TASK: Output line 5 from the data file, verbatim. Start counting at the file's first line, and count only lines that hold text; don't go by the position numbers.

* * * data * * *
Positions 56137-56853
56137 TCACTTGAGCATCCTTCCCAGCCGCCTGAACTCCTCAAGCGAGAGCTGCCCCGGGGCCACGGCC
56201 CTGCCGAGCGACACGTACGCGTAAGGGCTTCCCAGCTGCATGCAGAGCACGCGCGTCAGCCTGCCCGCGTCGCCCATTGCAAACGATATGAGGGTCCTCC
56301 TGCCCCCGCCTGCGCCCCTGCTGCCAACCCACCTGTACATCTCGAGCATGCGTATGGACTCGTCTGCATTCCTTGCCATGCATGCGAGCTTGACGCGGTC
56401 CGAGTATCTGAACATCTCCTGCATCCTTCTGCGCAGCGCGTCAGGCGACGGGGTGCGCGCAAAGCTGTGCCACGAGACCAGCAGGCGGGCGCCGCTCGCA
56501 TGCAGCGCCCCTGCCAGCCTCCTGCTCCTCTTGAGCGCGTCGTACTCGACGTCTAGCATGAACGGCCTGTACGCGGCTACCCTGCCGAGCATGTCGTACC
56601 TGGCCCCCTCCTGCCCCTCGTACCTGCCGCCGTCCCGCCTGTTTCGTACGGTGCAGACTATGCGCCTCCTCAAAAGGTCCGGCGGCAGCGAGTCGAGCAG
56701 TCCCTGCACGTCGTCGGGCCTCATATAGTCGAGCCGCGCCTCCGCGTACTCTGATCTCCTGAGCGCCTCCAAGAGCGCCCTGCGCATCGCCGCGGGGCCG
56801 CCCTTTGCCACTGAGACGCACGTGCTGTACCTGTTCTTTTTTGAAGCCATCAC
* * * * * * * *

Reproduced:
56401 CGAGTATCTGAACATCTCCTGCATCCTTCTGCGCAGCGCGTCAGGCGACGGGGTGCGCGCAAAGCTGTGCCACGAGACCAGCAGGCGGGCGCCGCTCGCA